When it rains it pours at Anomaly. Not just in new wins or the evolution of its internal culture. Last summer it happened quite literally: On June 28, the 15 thousand-gallon water tower perched atop Anomaly’s offices in New York’s SoHo neighborhood burst an elbow pipe and flooded the agency’s tenth and eleventh floors.
“It was a Red Bull shot in terms of culture,” says Franke Rodriguez, CEO of Anomaly’s New York and Toronto offices.
Not that Anomaly needed it. Already a five-time A-List honoree (and 2017 Agency of the Year), the agency continues to outpace its peers in the way it combines business acumen with creativity. And to hear its executives describe it, we haven’t seen anything yet.
“My view of 2018 is that we prepared for it in 2013, ’14, ’15. The influence of what we’re doing now should be felt in 2022,” says co-founder and partner Jason DeLand. “It’s difficult to look at a business like Anomaly in a year-to-year, 12-consecutive-month window. We’re trying to stay four steps ahead of everyone else.”
Some advances are quantifiable, though. Anomaly won three out of three pitches in 2018: Ally Bank, Booking.com and Petco. It turned down Walmart because it wasn’t a fit, says Rodriguez. It continued to hone its product-development chops. In 2016 it famously launched Hmblt (since renamed Dosist), cannabis pens that deliver targeted health benefits to consumers. In 2018, Dosist—coming to a state where weed is legal near you!—expanded into Canada and announced a launch in Florida.
Anomaly also responded to existing client Johnnie Walker’s brief by “calling an audible,” according to co-founder, partner and Executive Chairman Carl Johnson. Beyond simply developing content for the brand, Anomaly, in collaboration with Diageo, turned Johnnie Walker into “Jane Walker” to celebrate International Women’s Day. The limited-run whiskey had a release of 300,000 units, which sold out almost immediately and netted 1.5 billion earned impressions in four days, the agency says.
Its Los Angeles office positioned Allbirds in the market with its quirky “Meet Your Shoes” campaign under the leadership of Josh Fell, the office’s chief creative officer, who the agency poached from MDC Partners sibling 72andSunny last year.
“He’s really galvanized the whole office,” says DeLand.
Anomaly has projected $120 million in revenue for 2018, up from $100 million in 2017 and $85 million in 2016. A look at the breakdown of that revenue goes some distance in explaining what makes it so, well, anomalous: “Advertising” comprised 30 percent of Anomaly’s revenue; “digital/social/mobile” another 30 percent; “experiential” 5 percent; and, tellingly, “other” accounted for 35 percent.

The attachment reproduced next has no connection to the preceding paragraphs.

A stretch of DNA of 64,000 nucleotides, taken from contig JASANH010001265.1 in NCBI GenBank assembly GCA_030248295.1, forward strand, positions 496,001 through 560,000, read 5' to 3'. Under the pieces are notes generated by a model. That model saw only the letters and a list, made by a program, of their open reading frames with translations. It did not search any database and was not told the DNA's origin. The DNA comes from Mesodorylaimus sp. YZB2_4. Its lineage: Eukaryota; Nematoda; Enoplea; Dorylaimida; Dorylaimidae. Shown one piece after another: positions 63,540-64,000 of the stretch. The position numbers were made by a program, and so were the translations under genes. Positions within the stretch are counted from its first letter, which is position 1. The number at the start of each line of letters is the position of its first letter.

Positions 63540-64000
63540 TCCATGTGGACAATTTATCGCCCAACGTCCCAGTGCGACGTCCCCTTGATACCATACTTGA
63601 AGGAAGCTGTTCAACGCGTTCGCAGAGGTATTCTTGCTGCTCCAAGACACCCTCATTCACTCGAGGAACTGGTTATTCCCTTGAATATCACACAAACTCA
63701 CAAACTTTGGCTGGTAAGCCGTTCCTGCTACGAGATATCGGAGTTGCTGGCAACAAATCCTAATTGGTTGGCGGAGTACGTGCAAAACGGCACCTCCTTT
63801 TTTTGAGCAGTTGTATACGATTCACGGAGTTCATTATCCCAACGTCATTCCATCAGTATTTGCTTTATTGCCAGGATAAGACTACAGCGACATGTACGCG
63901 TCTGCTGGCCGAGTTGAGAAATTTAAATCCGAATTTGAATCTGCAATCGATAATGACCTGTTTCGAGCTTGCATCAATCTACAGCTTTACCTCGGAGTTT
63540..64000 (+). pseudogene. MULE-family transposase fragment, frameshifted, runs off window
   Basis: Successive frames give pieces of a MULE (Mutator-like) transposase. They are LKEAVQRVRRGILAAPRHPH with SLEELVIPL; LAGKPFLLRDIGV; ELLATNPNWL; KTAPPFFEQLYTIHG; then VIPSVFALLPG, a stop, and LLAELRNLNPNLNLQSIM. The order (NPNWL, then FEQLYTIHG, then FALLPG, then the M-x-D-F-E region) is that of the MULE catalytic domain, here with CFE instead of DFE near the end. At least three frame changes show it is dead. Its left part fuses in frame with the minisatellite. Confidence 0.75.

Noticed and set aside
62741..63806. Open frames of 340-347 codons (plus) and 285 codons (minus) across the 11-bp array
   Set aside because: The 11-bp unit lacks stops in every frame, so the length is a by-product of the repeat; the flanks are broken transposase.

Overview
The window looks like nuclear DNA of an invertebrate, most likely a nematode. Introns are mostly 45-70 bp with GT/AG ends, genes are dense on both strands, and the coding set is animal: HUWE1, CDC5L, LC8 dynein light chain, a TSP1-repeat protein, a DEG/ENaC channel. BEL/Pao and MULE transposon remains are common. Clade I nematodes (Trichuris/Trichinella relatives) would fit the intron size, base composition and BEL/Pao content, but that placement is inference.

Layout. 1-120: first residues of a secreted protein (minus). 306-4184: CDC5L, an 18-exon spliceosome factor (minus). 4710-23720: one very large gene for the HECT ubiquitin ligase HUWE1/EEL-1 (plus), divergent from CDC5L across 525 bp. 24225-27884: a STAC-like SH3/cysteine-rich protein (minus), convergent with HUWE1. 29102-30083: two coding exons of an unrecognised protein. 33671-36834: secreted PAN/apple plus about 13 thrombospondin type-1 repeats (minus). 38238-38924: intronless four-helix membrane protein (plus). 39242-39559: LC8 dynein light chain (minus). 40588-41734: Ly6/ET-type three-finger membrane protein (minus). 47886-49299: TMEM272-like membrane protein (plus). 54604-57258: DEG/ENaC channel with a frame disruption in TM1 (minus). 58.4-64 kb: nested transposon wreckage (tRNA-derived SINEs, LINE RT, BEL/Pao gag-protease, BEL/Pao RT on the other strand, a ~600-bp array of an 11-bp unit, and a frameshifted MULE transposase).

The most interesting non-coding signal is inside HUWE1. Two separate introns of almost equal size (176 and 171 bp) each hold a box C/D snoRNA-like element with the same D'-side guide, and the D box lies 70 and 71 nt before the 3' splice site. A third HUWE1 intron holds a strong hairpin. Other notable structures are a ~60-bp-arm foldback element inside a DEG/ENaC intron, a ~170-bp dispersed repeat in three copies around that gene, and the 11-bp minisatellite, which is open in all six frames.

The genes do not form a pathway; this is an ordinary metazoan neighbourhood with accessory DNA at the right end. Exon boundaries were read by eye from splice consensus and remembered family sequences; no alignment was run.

Under “other,” clients would find capabilities including business strategy, consulting, digital transformation (led by Neal Mann, a former Wall Street Journal reporter), content strategy and more.
“They’re unlike any agency I’ve worked with in 20 years in the business,” says Andrea Brimmer, the chief marketing officer of Ally, which tapped Anomaly after a review that included heavyweights Wieden & Kennedy, 72andSunny, Venables Bell and Translation. “Anomaly’s presence, strategic thoughtfulness, approach, creativity were just staggering.”
Ally’s challenge was finding something that would drive business in a competitive deposit marketplace. Anomaly’s insight was that Americans leave trillions of dollars of interest on the table by not tracking their rates. The creative solution was to call this a “bank heist”—allowing Ally to swoop in with a big payback. Ally promised to refund the interest consumers have been missing out on at the big banks.
“We opened more new accounts in one month than the entire quarter previously,“ says Brimmer. “I give a lot of credit to Anomaly for the way they approached the business challenge and the creative solution they brought.”
Innovation starts from within. Anomaly’s staff is 29 percent multicultural and 53 percent female, it says. Karina Wilsher, formerly the shop’s chief operating officer, was named global CEO in 2018.
“We continue to find ourselves in demand at key inflection points,” says Wilsher. “We’re at our best when we are helping clients navigate particular moments of change.”
Rodriguez puts it more bluntly: “Every agency says the same shit. We actually mean it.”